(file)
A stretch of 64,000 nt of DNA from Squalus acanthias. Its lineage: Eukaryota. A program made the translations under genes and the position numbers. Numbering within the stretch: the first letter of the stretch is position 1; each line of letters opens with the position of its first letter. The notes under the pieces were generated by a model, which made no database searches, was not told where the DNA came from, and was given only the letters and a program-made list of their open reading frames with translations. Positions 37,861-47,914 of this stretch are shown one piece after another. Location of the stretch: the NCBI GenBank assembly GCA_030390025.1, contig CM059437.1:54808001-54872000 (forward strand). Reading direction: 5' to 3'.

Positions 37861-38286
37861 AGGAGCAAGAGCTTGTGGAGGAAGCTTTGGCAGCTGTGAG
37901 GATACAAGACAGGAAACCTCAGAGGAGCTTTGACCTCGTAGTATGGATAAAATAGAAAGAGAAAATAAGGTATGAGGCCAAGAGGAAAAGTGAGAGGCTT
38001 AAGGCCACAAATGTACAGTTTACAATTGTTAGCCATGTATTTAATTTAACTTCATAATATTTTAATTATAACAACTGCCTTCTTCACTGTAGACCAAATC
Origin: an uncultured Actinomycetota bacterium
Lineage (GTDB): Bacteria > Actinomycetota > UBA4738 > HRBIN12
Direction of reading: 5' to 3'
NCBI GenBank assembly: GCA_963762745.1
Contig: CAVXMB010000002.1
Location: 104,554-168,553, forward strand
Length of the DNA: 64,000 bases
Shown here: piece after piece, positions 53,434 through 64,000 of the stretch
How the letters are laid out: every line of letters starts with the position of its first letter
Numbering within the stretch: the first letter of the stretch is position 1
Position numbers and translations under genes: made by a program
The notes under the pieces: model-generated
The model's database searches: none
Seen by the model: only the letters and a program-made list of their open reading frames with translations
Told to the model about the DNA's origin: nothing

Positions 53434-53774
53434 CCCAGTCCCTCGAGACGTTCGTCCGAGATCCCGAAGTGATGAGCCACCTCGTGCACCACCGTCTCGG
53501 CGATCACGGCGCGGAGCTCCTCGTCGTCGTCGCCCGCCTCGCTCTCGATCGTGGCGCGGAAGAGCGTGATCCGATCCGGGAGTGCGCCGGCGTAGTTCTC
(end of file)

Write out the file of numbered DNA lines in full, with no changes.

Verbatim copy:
A stretch of 64,000 nt of DNA from Squalus acanthias. Its lineage: Eukaryota. A program made the translations under genes and the position numbers. Numbering within the stretch: the first letter of the stretch is position 1; each line of letters opens with the position of its first letter. The notes under the pieces were generated by a model, which made no database searches, was not told where the DNA came from, and was given only the letters and a program-made list of their open reading frames with translations. Positions 37,861-47,914 of this stretch are shown one piece after another. Location of the stretch: the NCBI GenBank assembly GCA_030390025.1, contig CM059437.1:54808001-54872000 (forward strand). Reading direction: 5' to 3'.

Positions 37861-38286
37861 AGGAGCAAGAGCTTGTGGAGGAAGCTTTGGCAGCTGTGAG
37901 GATACAAGACAGGAAACCTCAGAGGAGCTTTGACCTCGTAGTATGGATAAAATAGAAAGAGAAAATAAGGTATGAGGCCAAGAGGAAAAGTGAGAGGCTT
38001 AAGGCCACAAATGTACAGTTTACAATTGTTAGCCATGTATTTAATTTAACTTCATAATATTTTAATTATAACAACTGCCTTCTTCACTGTAGACCAAATC
Origin: an uncultured Actinomycetota bacterium
Lineage (GTDB): Bacteria > Actinomycetota > UBA4738 > HRBIN12
Direction of reading: 5' to 3'
NCBI GenBank assembly: GCA_963762745.1
Contig: CAVXMB010000002.1
Location: 104,554-168,553, forward strand
Length of the DNA: 64,000 bases
Shown here: piece after piece, positions 53,434 through 64,000 of the stretch
How the letters are laid out: every line of letters starts with the position of its first letter
Numbering within the stretch: the first letter of the stretch is position 1
Position numbers and translations under genes: made by a program
The notes under the pieces: model-generated
The model's database searches: none
Seen by the model: only the letters and a program-made list of their open reading frames with translations
Told to the model about the DNA's origin: nothing

Positions 53434-53774
53434 CCCAGTCCCTCGAGACGTTCGTCCGAGATCCCGAAGTGATGAGCCACCTCGTGCACCACCGTCTCGG
53501 CGATCACGGCGCGGAGCTCCTCGTCGTCGTCGCCCGCCTCGCTCTCGATCGTGGCGCGGAAGAGCGTGATCCGATCCGGGAGTGCGCCGGCGTAGTTCTC